8th April 2018
Paeonia cambessedesii .
Through the winter it has felt as though the rainfall would never end. Even the cold spells were snowy. The ground had been sodden for months.
There are moles everywhere, leaving their little mountains over the lawns. I'm sure they have evolved gills, their tunnels must be
under water much of the time. The sludge hasn't changed but the temperature has gone up. I went to a spring garden show this morning and they were using a tractor to tow people
into the field for parking. By the time I left the sun had dried a light crust on the mud and I got out easily. Those who leave it until the end might have
a better story to tell over a pint of whiskey.
Gardening can be a frustrating occupation. Mud is not a happy medium it is like a frightened kitten, a bit too clingy. From time to time things work out unexpectedly well
despite my best intentions and I have taken to enjoying the moment and ignoring the strange path that led to it. Take the Agave house. It should probably have been named the
Mediterranean Climate Zone but who can be bothered with that sort of thing? The Agave act as a shorthand for the contents, and (mostly) by chance that has included some peonies.
P. cambessedesii started flowering at the beginning of the week and has banished all thoughts of cold weather. Once I have peonies in flower, the seasons have clearly moved on
a step. There are rather more peony buds swelling in the Agave House than the name implies but I am happy.
8th April 2018
Soldanella 'Sudden Spring'.
There is a charm about Soldanella that I don't always find in the Primulaceae. I will overlook a current fixation on petiolarid primulas
and a tendency to collect P. allionii forms, generally primulas leave me cold. Double primroses - well, they're double they probably don't count.
Soldanella have a reputation for sleeping away the winter under a blanket of alpine snow, emerging just as it melts in spring to flower in spectacular
isolation in a crystalline lasndscape. There is something engaging in the whole idea. In reality they do well in a pot in a cold greenhouse
and the best plants I have seen have always become rampant in large pots. The lilac or purple fringed flowers appear just as the ice melts
and this year that is exactly what they did. A couple of weeks later ant they are in full flower.
'Sudden Spring' is a seedling raised from a hybrid between S. carpatica and S. pusilla named by Robert Rolfe. It grows vigorously and
does best when I remember to feed it. They all suffer a bit from slug damage, and vine weevil love them but the fragile flowers dispel
the dullness of winter.
8th April 2018
Arum creticum 'Karpathos'.
I have a warmness towards Arum that matches my coolness to primulas. The Araceae is a fascinating family full of character and complexity, the Primulaceae
are all pink fluff and dizy spells. As a consequence I have Arum scattered around the garden and the greenhouse ready to pop up and be enchanting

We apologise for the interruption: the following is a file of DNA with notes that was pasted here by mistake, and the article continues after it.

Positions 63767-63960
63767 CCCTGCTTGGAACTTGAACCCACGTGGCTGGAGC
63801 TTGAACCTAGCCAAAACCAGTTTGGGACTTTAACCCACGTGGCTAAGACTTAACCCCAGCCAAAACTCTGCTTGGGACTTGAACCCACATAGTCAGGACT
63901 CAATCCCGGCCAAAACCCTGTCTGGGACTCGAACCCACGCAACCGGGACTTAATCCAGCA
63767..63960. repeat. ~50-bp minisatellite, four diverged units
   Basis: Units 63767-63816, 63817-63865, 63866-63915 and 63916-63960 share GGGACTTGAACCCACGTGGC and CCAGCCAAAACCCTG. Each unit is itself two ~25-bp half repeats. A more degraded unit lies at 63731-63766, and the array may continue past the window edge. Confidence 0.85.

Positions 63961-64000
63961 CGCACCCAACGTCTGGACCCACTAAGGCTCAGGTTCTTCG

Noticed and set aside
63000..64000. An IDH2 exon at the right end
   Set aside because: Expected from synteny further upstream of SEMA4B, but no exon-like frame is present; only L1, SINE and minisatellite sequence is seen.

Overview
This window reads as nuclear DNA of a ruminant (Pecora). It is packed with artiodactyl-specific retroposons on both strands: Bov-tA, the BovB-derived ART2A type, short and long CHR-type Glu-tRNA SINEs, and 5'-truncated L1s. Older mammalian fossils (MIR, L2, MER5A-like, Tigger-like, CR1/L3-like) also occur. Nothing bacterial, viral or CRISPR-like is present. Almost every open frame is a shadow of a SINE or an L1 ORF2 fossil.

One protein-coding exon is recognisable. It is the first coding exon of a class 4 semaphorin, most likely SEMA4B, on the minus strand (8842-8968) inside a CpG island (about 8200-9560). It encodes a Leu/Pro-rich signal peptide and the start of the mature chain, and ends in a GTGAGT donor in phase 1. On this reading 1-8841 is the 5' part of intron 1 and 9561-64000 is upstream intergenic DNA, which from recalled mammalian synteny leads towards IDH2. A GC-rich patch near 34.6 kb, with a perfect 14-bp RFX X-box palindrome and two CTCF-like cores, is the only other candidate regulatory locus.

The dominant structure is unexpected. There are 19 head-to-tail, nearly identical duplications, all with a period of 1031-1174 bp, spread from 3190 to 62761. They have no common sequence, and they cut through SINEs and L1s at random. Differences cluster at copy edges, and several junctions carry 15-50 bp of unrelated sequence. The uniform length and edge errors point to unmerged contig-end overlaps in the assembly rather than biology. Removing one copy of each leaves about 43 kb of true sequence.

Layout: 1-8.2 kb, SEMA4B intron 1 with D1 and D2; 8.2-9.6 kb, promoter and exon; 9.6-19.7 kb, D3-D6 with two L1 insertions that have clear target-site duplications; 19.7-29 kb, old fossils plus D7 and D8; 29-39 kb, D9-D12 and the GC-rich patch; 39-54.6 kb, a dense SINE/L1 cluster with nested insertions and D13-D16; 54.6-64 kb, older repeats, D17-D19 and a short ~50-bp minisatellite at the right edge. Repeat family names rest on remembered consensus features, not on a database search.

as soon as the season allows. I have considered putting them all in one dedicated space to get a better perspective on the state of things but I'm
not sure I need an Arumarium. It just seems wrong.
I have a few species mixed in with the Arisaema in "Araceae corner" where they get far too dry in winter and don't prosper. I have moved them all together on a bench
by the greenhouse door where the air is cooler and they are watered more frequently. I think they would all be better outside and that is probably the final destination.
Arum creticum is unusual in the genus in having attractive yellow flowers said to be scented of lemon. Mine aren't. Either the flower or the nose is lacking something essential.
It comes from Crete, neighbouring Islands and nearby Turkey.
For a long time people hunted down a good yellow form in cultivation that had been awarded a First Class Certificate by the RHS when exhibited by Kew. I have always grown it as the 'FCC Form' -
there is one under a Rhododendron in the garden that flowers from time to time. Eventually the clone was named 'Karpathos' (the location of the original collection in 1953)
and under that name I have it in a pot in the greenhouse. A welcome touch of pale yellow appearing in the thin summer sunshine.
8th April 2018
Paeonia corsica .
Cold weather in the middle of March held up the developing spring. We only lost a few days, a week at most, but plants are about four weeks behind. Everything is rushing to get back on schedule.
I would expect Paeonia cambessedesii to show buds in January and flower in February. I would expect P. corsica to arrive three weeks later as it was fading. This year they both opened
on the same day as a fanfare for the summer. Before we know it there will be swallows in the sky again.
P. corsica is found on Corsica and Sardinia with outlying populations on the Ionian Islands. The taxonomy of the peonies from the central Mediterranean region has been complex
and contradictory in recent years so this may not be the correct name, either for now or perhaps in the future. The arrangement of names and distributions may change but I follow a simple approach.
P. corsica comes from Corsica.
It isn't very fussy about soil conditions and it doesn't mind being grouped in the greenhouse with the Agave.
It was planted up there because I assumed it would prefer a dryish rest in the autumn and winter but by chance I planted it under a drip from the roof and it spends the dormant season
a bit wetter than I had intended. It hasn't minded.
It hasn't set seed yet either. Perhaps I haven't encouraged it with enough vigour or maybe there are too few pollinators in the greenhouse. I should leave the door open more often.
I certainly want to grow more peonies, they are the markers of a very precious season.
The not-frightened-about-the-cold-weather-any-more season.